A row has erupted over Irish bacon prices, with pig producers accusing retailers and processors of failing to share increased margins.
The producers claim that the combined processor and retail mark-up is above 800%, more than double the margin of two decades ago ago.
At that time, according to leading Irish pig producer Michael Reilly, farmers were receiving the equivalent of 11.47/kg for pigmeat, with the finished product selling in the shops at 15.14/kg.
Today, the return to producers is just 11.25/kg, he claims, while the cost of rashers to the consumer has risen to 110.10/kg, representing a combined mark-up of over 808%.
Reilly, a former pigs committee chairman of the Irish Farmers' Association, said: "It's a complete rip-off.
"Supermarkets are either extremely greedy or extremely inefficient to charge these prices." He said he was now getting out of pig production "because it's madness to be earning 20% less that 20 years ago".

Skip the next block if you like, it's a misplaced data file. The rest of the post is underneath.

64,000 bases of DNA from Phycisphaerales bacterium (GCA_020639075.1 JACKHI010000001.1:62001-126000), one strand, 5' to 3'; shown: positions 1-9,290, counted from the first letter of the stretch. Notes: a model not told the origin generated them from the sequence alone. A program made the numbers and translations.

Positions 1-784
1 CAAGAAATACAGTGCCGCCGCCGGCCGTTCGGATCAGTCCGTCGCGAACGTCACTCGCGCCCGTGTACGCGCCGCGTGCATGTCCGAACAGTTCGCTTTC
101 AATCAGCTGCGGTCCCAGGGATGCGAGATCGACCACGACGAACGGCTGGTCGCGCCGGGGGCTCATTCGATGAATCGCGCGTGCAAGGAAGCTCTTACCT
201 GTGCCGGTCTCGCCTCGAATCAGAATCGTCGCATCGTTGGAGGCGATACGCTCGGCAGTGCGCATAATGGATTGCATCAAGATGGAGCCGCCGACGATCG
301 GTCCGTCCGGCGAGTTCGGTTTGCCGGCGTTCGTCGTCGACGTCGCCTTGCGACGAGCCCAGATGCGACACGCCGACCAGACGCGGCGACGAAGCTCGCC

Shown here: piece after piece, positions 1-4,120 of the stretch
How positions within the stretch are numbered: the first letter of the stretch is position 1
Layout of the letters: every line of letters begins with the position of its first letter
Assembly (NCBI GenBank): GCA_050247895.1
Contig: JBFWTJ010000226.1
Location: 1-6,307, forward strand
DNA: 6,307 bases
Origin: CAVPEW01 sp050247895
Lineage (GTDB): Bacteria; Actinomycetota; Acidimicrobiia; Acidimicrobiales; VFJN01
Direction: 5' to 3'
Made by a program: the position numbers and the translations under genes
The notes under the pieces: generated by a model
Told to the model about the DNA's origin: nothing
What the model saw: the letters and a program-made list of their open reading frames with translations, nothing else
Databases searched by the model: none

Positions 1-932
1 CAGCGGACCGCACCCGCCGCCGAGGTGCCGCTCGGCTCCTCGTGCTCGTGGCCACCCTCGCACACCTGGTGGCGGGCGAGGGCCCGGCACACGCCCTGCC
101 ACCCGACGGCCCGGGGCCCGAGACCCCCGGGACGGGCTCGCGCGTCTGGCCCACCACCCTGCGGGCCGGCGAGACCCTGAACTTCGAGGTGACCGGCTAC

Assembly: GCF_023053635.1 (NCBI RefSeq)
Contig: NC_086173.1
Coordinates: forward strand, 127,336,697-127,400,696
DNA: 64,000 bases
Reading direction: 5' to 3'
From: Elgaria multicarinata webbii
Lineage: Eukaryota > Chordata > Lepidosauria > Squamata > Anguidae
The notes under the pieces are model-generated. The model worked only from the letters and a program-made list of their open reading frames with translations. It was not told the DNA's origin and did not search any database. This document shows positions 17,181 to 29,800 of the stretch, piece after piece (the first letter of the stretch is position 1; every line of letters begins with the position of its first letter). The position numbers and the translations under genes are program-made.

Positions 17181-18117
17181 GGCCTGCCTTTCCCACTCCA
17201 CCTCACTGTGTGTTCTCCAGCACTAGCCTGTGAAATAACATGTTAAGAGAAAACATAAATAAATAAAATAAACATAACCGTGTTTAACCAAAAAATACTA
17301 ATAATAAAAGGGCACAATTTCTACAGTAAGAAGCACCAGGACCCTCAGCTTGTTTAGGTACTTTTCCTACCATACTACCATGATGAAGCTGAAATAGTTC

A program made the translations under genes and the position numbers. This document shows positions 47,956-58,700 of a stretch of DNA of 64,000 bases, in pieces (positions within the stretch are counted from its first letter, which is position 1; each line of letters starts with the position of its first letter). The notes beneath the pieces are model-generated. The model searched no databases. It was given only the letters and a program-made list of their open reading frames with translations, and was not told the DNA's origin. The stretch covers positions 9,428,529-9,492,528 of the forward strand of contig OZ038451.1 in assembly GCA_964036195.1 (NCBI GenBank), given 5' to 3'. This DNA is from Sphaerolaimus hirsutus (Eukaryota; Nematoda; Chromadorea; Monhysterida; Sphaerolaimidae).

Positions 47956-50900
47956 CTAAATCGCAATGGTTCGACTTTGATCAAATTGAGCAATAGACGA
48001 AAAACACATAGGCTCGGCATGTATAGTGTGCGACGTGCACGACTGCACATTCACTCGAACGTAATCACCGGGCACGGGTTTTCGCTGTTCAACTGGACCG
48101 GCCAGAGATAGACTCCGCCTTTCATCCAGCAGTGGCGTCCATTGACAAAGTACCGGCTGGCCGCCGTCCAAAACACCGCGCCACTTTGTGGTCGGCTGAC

Dermot Jewell, chief executive of the Irish Consumers' Association, described the reported mark-up by processors and retailers as "astonishing" and said they owed the public an explanation.
But Gerry Farrell, spokesman for the Irish Business and Employers' Confederation (IBEC), representing both multiples and processors, said the mark-up claim was "misleading".
He said the figures related only to best-back bacon, which accounted for just 5% of total consumption.
"Going public with such selective statistics does no favours for Irish consumers," added Farrell.